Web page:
Short break (5-10 min) •

Brainstorming and Preparation of the World Café

12:30-13:30 lunch 14:30 Clubraum 2 • World Café with experts Short break (10-15 min) •

Presentation of the working groups

18:30-19:30 dinner in the dining hall 21:00 Clubraum 2 (feel free to join!) • Get-together and games


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Wednesday, 25.03.09 9:15 Clubraum 2 • Energizer •

Presentation of the former “Waldsiedlung Wandlitz” (former residential area of GDR politicians) with Mrs Schmidt-Rathjen

12:00-13:30 lunch 14:00 walk to former “Waldsiedlung Wandlitz” (feel free to join!) • Meeting point: 13:45 in front of the youth hostel 16:30 Clubraum 2 • Presentation of the countries part I (2 groups) and discussion 18:30-19:30 dinner in the dining hall 20:30 Clubraum 2 (feel free to join!) • Intercultural evening (Please bring your materials/food/music with you!)

Thursday, 26.03.09 9:30 Clubraum 2 •


presentation of the countries part II (3 groups) and discussion

12:30-13:30 lunch 14:30 Clubraum 2 •

brainstorming and input about different forms of remembrance

Short break (5-10 min) 15:30 Clubraum 2 •

Collage “European memorial” (working in groups)

18:30-19:30 dinner in the dining hall 21:00 Clubraum 2 (feel free to join!) • Movie: “The lives of the others”, Germany 2006

Friday, 27.03.09 Please check out until 9:30 (luggage can be accommodated in Clubraum 2) 9:45 Clubraum 2 • Midterm evaluation •

First meeting of the working groups Break it down


12:30-13:30 lunch 13:45 departure for Berlin •

Meeting point: 13:45 in front of the youth hostel

16:00 check in youth hostel „Ostel“ •

address: Wriezener Karree 5,10243 Berlin, next station: Ostbahnhof

Free time 18:00 meeting point: in front of the youth hostel 19:00 dinner at the restaurant “Hundertwasser” • address: Krossener Straße 14, 10245 Berlin, next station: S Warschauer Straße

Saturday, 28.03.09 9:15 meeting point: in front of the youth hostel •

distribution of the packed lunches

11:00 sight seeing tour Berlin (feel free to join!) • start of the tour: 11:00 at the Starbucks near the Brandenburg Gate, Pariser Platz, next station: S Unter den Linden 13:30 meeting point: Weltzeituhr (world clock) at the Alexanderplatz 14:30 coffee and tea with time witness Matthias C. Melster • address: Kreuzberger Kinderstiftung, Paul-Lincke-Ufer 42/43, 10999 Berlin, next stations: U1 Kottbusser Tor or U8 Schönleinstraße • time for personal stories Short break (5-10 min) •

consultation of the working groups if needed

distribution of money for dinner and international cooking

Free time and free evening


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Sunday, 29.03.09 9:30 meeting point: in front of the youth hostel • distribution of the packed lunches 11:00 Visit of the GDR museum (feel free to join!) • address: opposite to the Berlin Dome, Karl-Liebknecht Straße 1, 10178 Berlin, next stations: S Alexanderplatz or S Hackescher Markt Afternoon: time for work in the working groups 18:00 meeting point: in front of the youth hostel 19:00 dinner at a restaurant

Monday, 30.03.09 The whole day is dedicated to the work in your working groups. We offer you a room and help, but you decide where you want to work • adress of the working room: Kreuzberger Kinderstiftung, PaulLincke-Ufer 42/43, 10999 Berlin, next stations: U1 Kottbusser Tor or U8 Schönleinstraße 13:00 lunch at the working room (adress see above) 14:00 Consultation of the working groups 18:30 international cooking Please bring the ingredients for the food you want to cook and the bills, so we can refund you! • address: Dorotheenstraße 26, room 300, next station: S Friedrichstraße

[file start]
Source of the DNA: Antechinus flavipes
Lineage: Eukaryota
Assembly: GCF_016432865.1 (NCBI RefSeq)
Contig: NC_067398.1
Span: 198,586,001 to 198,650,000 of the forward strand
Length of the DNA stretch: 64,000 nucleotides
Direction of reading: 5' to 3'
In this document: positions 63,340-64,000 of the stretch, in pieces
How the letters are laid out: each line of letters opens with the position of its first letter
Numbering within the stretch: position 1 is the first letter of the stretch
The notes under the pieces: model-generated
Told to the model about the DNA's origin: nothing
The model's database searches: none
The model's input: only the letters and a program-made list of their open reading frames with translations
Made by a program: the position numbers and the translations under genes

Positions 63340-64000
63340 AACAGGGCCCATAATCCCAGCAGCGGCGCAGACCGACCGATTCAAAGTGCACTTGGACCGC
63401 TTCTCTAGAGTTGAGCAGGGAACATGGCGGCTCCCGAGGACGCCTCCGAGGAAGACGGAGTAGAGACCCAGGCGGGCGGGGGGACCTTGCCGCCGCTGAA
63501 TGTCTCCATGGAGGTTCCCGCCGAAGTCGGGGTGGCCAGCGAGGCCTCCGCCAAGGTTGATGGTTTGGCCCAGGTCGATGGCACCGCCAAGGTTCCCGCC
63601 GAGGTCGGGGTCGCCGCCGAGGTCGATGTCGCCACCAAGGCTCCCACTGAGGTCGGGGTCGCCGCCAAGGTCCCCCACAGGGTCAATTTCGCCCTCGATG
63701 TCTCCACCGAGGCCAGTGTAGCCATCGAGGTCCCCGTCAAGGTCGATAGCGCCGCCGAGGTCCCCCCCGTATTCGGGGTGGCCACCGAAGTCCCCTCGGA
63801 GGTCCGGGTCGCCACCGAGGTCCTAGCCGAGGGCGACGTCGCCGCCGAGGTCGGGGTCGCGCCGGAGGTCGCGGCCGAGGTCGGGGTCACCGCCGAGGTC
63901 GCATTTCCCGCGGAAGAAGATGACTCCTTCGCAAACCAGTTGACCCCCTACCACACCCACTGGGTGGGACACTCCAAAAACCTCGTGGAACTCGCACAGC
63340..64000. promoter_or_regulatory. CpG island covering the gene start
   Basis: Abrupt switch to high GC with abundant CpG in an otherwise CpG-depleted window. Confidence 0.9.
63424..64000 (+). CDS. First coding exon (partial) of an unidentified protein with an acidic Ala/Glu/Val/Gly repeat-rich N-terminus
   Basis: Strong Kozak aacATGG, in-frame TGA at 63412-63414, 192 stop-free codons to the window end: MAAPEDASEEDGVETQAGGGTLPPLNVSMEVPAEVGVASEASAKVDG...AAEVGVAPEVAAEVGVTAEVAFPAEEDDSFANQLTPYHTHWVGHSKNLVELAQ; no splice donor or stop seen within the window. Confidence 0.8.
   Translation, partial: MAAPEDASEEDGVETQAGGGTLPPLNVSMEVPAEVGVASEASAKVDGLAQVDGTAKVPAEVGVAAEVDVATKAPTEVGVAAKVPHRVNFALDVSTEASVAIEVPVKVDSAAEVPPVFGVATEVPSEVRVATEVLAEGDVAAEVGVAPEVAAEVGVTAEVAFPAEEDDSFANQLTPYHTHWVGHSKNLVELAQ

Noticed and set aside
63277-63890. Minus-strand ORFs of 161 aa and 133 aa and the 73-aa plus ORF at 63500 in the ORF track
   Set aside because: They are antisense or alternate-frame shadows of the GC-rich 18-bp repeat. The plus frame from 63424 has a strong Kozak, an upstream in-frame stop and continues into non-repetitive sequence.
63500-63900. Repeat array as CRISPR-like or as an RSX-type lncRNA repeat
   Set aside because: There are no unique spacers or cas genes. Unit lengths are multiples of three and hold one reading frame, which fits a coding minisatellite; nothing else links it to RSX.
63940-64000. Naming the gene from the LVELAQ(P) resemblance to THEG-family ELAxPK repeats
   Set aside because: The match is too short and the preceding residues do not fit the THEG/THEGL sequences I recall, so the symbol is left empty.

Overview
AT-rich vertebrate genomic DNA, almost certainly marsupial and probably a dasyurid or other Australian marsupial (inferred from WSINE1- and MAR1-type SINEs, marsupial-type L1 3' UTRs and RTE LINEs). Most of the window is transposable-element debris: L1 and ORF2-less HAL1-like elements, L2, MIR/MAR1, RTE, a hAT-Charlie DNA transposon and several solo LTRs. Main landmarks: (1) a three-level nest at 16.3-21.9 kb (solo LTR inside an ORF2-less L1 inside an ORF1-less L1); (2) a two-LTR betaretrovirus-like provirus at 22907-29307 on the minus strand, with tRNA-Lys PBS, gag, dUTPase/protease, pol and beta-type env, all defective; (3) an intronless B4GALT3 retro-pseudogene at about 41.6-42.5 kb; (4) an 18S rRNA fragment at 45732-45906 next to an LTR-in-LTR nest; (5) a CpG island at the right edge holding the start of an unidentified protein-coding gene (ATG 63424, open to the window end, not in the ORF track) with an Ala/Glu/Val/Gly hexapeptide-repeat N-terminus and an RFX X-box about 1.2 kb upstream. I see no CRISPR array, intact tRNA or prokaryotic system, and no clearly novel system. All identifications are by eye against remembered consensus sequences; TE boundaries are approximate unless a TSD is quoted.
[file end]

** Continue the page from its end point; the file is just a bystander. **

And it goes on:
Tuesday, 31.03.09 8:30 meeting point: in front of the youth hostel 10:00 Visit of the “memorial Hohenschönhausen” (former Prison of the East German State Ministry of State Security) lunch included •

address: Genslerstraße 66, 13055 Berlin

16:30 Free time 19:00 meeting point: station Senefelder Platz (U2) Break it down


19:30 dinner at the restaurant “Pizzeria i Due Forni” • address: Schönhauser Allee 12, 10119 Berlin, next station: U2 Senefelder Platz

Wednesday, 01.04.09 8:20 meeting point: in front of the youth hostel 9:30 presentation of the working groups (20-30 min per group) Please bring all results of your workings groups, a projector is provided! • address: Institute of economics, Spandauer Straße 1, room 21a, next stations: S Alexanderplatz, S Hackescher Markt 12:30 lunch in the cafeteria of the institute 13:15 Evaluation of the project •

distribution of money for dinner

Afternoon: Free time 19:30 Meeting point for farewell party: Petit Laboratoire • address: Grünberger Straße 87, 19245 Berlin, next stations: bus 240 at Boxhagener Platz, S Warschauer Straße, S Ostkreuz 20:00 Concert of the band „Death on the stairs“ Have fun!

Thursday, 02.04.09 9:30 common breakfast in the breakfast room of the youth hostel •

distribution of the packed lunches

Individual Departure Please check out until 13:00! Your luggage can be accommodated.

Goodbye to everyone!


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An international youth exchange in Berlin and Wandlitz am See, Germany (March to April 2009).

In March and April 2009, 24 young people from Hungary, Poland, Bulgaria, France and Germany met in Wandlitz am See and Berlin in Germany in the context of an international youth exchange organized by Bosporus-Gesellschaft. Together they learnt interactively about the transitions in Eastern Europe in 1989 and developed their own approach to these historical changes through interviews, creative writing, city mapping and photography.

“This project was a good way to learn about the history of the Berlin Wall, and how this event was perceived from Eastern countries such as Poland, Hungary and Bulgaria. In France we don‘t learn about their vision from this part of history. For my personal knowledge it was a huge enrichment. We worked on the important events from this period and it was funny to share it with people from other countries.” Guilia Dittmann (France) “I have to say that this project was an ideal mixture of getting to know other young people of other countries, getting to know the city of Berlin, and getting to know better not just other countries history, but the history of my country as well.” Kata Petővári (Hungary)

© 2010

Break it down! The fall of the Wall in Europe.  

Publication on an international youth exchange in March and April 2009.